The Mediterranean has been the scene of Ayman Safiah's last dance. The body of the so-called "Arab Billy Elliot" has been found in the waters of Atlit , northern Israel, by the Israeli police after a four-day search. The last time he was seen was on the beach in Neveh Yam with some friends. Safiah and a friend were swept away by powerful and treacherous waves. The dancer, who was a good swimmer, managed to save her but could not save himself. Next week he was going to celebrate his 29th anniversary.
"Billy Elliot was instrumental in deciding to dance. His story is my story and if it weren't for this movie I wouldn't be dancing now," Safiah confessed to me more than a decade ago at his home in the native Kafr Yasif village in the Galilee. Facing enormous prejudices that seemed insurmountable in his own community, he recounted his dream: "I want to be the first Palestinian Muslim to dedicate himself professionally to classical ballet . " The young man made a name for himself in the dance world in Israel, actively and successfully collaborated on various Palestinian projects and participated in festivals and performances around the world.
Born in 1991, Safiah grew up in an environment scarcely prone to a man exploiting dance talent and turning it into a profession. Billy Elliot was just fiction. In fact, as he said while we went to a makeshift room to train, he hid his hobby for a long time from his parents. "Ayman thought that as a Muslim Arab father, he would not welcome his dedication to something we were used to seeing only for girls," admitted his father Asham.
Hence, at first he only danced in his room. Secretly. "Some think that it contradicts religion, but there is no religion that prohibits art," said the then-teenager who already declared himself a communist like his father. When the "secret" began to be revealed, strange looks and comments came from friends who told him that the pirouettes were more typical of women and in no case of men. " At school they called me homosexual and many friends stopped talking to me. They did not accept that I wanted to be a ballet dancer," he recalled.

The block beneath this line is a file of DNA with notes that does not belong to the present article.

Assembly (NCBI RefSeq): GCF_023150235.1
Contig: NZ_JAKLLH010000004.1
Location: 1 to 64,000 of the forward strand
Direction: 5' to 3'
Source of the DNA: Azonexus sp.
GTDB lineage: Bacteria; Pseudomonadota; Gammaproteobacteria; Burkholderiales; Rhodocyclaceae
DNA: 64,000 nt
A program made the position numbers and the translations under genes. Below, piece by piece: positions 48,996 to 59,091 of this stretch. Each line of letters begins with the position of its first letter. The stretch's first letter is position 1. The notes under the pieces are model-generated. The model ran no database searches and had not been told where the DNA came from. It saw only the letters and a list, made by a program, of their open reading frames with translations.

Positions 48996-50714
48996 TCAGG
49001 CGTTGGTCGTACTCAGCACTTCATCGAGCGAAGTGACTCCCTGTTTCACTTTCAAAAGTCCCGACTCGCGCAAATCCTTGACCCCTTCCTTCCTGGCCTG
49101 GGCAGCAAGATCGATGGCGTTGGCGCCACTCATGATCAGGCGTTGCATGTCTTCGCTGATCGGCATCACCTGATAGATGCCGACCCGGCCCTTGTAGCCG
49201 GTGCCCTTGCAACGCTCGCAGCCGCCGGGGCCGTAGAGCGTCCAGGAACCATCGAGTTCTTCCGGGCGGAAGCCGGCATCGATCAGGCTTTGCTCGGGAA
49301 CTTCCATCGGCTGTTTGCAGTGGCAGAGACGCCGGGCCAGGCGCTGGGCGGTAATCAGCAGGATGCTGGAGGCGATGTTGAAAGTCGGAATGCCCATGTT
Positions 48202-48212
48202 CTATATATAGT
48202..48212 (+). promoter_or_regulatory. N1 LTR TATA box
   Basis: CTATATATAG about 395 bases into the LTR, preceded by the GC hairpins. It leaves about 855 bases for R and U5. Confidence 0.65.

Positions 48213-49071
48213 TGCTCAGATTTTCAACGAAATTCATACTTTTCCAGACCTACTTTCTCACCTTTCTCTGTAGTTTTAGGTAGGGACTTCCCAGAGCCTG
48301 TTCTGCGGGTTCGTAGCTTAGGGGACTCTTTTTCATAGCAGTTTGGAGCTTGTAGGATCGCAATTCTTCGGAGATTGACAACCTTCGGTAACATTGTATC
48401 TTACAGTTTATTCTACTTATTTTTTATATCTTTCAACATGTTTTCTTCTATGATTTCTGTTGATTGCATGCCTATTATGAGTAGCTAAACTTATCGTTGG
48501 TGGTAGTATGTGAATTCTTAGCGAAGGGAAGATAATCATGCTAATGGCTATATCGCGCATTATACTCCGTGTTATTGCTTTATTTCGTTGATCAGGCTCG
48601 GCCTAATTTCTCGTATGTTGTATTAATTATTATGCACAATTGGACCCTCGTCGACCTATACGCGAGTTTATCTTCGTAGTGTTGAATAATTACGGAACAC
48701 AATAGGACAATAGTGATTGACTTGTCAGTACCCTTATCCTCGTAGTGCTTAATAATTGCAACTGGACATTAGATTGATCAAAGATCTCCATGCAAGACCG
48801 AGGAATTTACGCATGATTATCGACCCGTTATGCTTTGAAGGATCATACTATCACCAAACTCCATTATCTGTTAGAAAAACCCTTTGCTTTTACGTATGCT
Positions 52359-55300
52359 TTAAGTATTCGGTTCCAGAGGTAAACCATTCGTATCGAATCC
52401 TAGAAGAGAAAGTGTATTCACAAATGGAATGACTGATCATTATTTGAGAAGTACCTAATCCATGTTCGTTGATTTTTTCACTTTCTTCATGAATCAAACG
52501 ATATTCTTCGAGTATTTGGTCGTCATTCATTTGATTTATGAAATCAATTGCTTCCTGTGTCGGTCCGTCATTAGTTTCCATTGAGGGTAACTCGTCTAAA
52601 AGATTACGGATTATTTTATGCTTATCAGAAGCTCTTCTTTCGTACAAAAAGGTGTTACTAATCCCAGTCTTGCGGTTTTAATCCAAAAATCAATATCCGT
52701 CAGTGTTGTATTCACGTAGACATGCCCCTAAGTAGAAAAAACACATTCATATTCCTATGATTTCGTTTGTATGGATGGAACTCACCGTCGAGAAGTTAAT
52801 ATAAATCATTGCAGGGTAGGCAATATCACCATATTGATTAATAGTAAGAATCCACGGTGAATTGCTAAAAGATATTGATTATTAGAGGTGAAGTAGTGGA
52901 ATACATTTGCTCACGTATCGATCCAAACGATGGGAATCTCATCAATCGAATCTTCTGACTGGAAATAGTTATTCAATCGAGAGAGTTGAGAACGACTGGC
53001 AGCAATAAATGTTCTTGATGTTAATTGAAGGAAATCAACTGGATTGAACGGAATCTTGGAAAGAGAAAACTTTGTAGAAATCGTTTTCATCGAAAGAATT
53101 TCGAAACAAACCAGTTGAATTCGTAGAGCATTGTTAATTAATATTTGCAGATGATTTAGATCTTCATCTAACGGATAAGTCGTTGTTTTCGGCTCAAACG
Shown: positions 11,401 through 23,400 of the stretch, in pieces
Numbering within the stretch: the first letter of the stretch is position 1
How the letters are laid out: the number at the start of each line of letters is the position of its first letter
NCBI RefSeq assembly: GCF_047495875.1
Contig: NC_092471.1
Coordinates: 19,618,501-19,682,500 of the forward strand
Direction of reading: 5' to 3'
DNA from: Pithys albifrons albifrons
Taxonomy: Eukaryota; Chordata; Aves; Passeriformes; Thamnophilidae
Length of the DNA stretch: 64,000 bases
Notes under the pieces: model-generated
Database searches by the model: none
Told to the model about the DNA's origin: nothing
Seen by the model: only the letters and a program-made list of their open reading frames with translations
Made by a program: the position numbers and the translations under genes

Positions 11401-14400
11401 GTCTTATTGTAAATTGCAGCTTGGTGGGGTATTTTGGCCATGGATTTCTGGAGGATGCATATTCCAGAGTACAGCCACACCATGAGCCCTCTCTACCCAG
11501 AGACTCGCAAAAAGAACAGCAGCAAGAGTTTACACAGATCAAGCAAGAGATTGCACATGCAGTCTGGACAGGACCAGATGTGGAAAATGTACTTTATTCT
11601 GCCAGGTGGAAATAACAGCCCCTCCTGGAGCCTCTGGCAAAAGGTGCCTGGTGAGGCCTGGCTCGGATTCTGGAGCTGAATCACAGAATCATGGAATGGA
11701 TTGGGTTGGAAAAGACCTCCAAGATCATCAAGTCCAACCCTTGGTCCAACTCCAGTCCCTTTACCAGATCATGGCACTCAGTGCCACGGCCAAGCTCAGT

At 12 years old, he stood out in Arab folk dance. Subsequently, he enrolled in the Dance studio of Rabeah Murcus and at the age of 15 he was accepted into the well-known Kibbutz Gaaton dance academy in northern Israel. Later he traveled to Great Britain where he graduated from the prestigious Rambert School of Ballet and Contemporary Dance. From there to fulfill his professional dream, the path was short and full of rhythm.
" It is terrible news . We had some hope since his disappearance a few days ago. Ayman was a brave kid who had incredible talent. Thanks to him, many Arab boys chose to continue on their way. The whole village is in mourning," recalls Amal. , Friend of the family. Arab MPs in the Israeli Parliament have also deeply regretted the death of one of the most important artists in the sector representing 21% of the country. Beyond his role as an artist, he was active in the fight for the rights of the LGTB community.
"After long days of searching, the body of Ayman Safiah has been found. Numerous Arab and Jewish volunteers came to assist in their search and to support the family. What a terrible loss it is," says the leader of the Arab bloc in the Knesset, Ayman. Odeh.
The momentary wrath of the sea has overcome the dancer who broke stereotypes. Fate has wished that he died on the same beach where the Israeli singer Amir F. Guttman disappeared three years ago and in similar circumstances after saving his five-year-old niece. Two very talented gay artists, brave, optimistic, references for many and with great personality who ended their lives because of a strong current in the Mediterranean.
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